Sunday, February 3, 2013

Afghani cap with Hellenistic Connection

Doing research on Hellenistic centers in Afghanistan, Pakistan, and India, I discovered an article titled "The Cap that Survived Alexander", by Bonnie Kingsley, in the American Journal of Archaeology, Vol. 85, No. 1, Jan., 1981.

It connects the history of the chitrali that is worn today in Pakistan and Afghanistan with the Kausia (Καυσία), the cap worn Greeks during the Hellenistc era.


Source (Jstor)
Wikipedia entry on Kausia




Monday, January 21, 2013

Nike of Samothrace Restoration

The Louvre Museum has decided to restore and repair the beautiful statue we call Nike of Samothrace. They will apparently remove it from view in September 2013.

As I was looking for more news about this, I came across this interesting little page with images of the restorations that have created the statue in its current form: http://nike.dannyrudd.com/restoration.html 





Saturday, January 12, 2013

Antikethera Shipwreck: a New Diving Expedition

The underwater site has been scarcely explored outside the initial discovery of the wreck in 1900,  and a Jack Cousteau expedition in 1976. A recent dive in October of 2012 has revealed that the scattered artifacts span a very large area, something that led this article to hypothesize that there might be "two shipwrecks" involved on the same site.

While it's exciting to know that new excavations on the site might be underway, the recent dive did not yield any important finds. The fact that the site is looked upon with renewed interest is encouraging.

Source article:
http://www.huffingtonpost.com/2013/01/07/roman-shipwreck-greek-antikythera-two-ships_n_2425868.html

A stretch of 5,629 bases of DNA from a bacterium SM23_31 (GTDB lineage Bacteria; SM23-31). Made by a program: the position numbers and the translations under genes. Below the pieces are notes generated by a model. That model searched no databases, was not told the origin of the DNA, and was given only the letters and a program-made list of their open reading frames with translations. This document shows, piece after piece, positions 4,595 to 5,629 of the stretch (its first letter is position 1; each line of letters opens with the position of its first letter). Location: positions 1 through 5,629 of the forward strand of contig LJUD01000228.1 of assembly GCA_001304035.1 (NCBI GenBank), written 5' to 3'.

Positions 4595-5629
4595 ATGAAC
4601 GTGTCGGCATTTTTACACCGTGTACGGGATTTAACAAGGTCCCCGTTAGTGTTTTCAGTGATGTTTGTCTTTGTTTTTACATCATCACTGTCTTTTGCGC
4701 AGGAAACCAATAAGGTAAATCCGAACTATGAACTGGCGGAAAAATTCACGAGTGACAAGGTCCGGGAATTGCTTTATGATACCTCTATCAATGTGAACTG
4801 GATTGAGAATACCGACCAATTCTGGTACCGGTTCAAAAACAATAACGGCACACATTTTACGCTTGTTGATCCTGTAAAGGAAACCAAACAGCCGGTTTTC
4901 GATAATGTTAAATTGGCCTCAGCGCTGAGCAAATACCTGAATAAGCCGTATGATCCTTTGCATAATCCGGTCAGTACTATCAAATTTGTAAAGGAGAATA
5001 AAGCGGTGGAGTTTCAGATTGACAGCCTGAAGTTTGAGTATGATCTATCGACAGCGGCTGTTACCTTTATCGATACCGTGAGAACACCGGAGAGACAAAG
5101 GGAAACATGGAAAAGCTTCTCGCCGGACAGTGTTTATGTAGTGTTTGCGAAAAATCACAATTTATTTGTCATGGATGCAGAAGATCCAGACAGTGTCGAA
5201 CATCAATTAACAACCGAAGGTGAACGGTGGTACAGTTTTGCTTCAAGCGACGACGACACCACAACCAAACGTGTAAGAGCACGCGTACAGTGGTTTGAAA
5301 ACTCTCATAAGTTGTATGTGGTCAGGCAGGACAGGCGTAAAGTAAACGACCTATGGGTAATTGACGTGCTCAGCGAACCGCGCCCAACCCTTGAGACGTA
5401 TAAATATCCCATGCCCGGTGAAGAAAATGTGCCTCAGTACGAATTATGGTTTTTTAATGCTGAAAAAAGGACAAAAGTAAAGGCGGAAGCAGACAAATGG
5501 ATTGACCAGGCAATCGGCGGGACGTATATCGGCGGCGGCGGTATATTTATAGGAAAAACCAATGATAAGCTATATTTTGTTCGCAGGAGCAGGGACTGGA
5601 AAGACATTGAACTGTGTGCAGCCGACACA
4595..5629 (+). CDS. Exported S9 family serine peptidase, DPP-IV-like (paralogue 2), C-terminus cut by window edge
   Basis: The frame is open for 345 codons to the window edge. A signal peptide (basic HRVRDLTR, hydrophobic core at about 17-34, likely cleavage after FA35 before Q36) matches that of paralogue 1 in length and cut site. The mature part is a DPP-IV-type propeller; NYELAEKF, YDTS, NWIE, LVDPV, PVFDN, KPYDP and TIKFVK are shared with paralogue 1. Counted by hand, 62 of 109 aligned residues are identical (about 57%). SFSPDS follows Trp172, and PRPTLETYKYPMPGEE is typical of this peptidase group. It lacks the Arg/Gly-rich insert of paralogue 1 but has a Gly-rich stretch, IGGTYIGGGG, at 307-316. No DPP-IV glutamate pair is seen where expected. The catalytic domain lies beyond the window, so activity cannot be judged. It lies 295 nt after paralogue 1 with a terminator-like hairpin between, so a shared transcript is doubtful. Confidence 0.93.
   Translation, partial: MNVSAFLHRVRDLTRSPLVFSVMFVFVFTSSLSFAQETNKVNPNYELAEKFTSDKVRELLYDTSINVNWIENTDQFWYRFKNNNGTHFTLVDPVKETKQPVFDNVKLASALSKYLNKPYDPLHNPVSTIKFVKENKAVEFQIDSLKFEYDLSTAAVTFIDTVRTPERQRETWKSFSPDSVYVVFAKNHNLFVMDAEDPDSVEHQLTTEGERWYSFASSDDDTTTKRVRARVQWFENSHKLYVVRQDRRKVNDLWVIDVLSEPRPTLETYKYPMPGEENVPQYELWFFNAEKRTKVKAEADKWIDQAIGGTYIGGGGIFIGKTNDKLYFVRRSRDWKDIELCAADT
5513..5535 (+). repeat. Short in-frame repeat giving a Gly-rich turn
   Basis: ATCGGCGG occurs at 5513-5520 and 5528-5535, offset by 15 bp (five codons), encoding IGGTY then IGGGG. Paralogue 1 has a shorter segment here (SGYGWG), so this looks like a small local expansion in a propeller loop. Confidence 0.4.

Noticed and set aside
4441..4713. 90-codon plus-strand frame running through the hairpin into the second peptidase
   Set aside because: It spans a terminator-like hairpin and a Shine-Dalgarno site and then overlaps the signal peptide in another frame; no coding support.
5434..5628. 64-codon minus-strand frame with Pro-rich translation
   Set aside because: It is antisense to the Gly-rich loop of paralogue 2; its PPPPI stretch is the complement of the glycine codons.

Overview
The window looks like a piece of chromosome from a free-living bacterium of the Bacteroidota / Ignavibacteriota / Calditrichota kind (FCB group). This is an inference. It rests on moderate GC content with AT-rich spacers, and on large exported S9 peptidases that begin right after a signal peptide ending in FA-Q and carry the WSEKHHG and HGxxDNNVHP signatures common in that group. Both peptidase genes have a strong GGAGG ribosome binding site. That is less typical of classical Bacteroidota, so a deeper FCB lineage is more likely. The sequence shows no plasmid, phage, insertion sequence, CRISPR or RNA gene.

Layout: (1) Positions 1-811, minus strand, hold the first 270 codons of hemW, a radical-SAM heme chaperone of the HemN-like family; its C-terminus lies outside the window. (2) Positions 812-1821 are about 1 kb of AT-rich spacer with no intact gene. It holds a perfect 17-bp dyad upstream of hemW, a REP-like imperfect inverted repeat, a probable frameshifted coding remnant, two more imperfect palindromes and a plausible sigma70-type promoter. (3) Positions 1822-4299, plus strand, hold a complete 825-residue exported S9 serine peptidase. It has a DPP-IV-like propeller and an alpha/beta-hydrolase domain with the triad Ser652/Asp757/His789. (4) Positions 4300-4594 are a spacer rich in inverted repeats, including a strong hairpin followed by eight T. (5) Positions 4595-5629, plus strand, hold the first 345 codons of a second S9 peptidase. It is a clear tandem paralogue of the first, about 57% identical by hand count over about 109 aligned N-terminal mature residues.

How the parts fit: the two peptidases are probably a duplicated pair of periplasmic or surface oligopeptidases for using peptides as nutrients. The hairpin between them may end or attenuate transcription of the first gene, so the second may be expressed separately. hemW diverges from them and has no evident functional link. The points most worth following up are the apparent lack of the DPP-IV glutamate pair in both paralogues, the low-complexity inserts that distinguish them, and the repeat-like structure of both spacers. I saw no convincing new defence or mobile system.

Friday, November 30, 2012

Alepotrypa Cave excavations of stone age presence

According to this article the lengthy excavations in Alepotrypa cave (in Diro, Mani, in the Peloponnese) brought to light important finds that shed some light on life 11000 years ago.

The cave was used as a cemetery in the beginning of the Mesolithic era. The finds led Mr. Papathanasopoulos to theorize that the cave was a place of rituals in the Neolithic era, and that it was probably active in earlier times. He believes that the cave was used by Neanderthals, but excavations have not reached that depth yet.


The cave is 1 km long, and it has a large chamber  in the middle along other smaller rooms. At the end of the large room there is a pool of fresh water. The cave collapsed 5000 years ago, and this it's use ceased.



Wednesday, June 20, 2012

Three shipwrecks found at a depth of about 1200m in the Ionian sea between Corfu and Paxi. The wrecks were found while " the oceanographic vessel "Aigeo", in the framework of a collaboration between the Hellenic National Marine Research Centre and the Marine Ancient Heritage Superintendent's Office on the seabed where the "Poseidon" underwater gas pipeline (which will connect Italy and Greece) is to be laid"

 Read more here



Tuesday, June 19, 2012

Thera Eruption affected the entire Levant

According to this New York article the eruption of the Thera volcano in the 16th c. BCE affected the entire Middle East. http://www.nytimes.com/2009/11/03/science/03tsunami.html?_r=2&ref=science

Saturday, March 10, 2012

Acrotiri to reopen!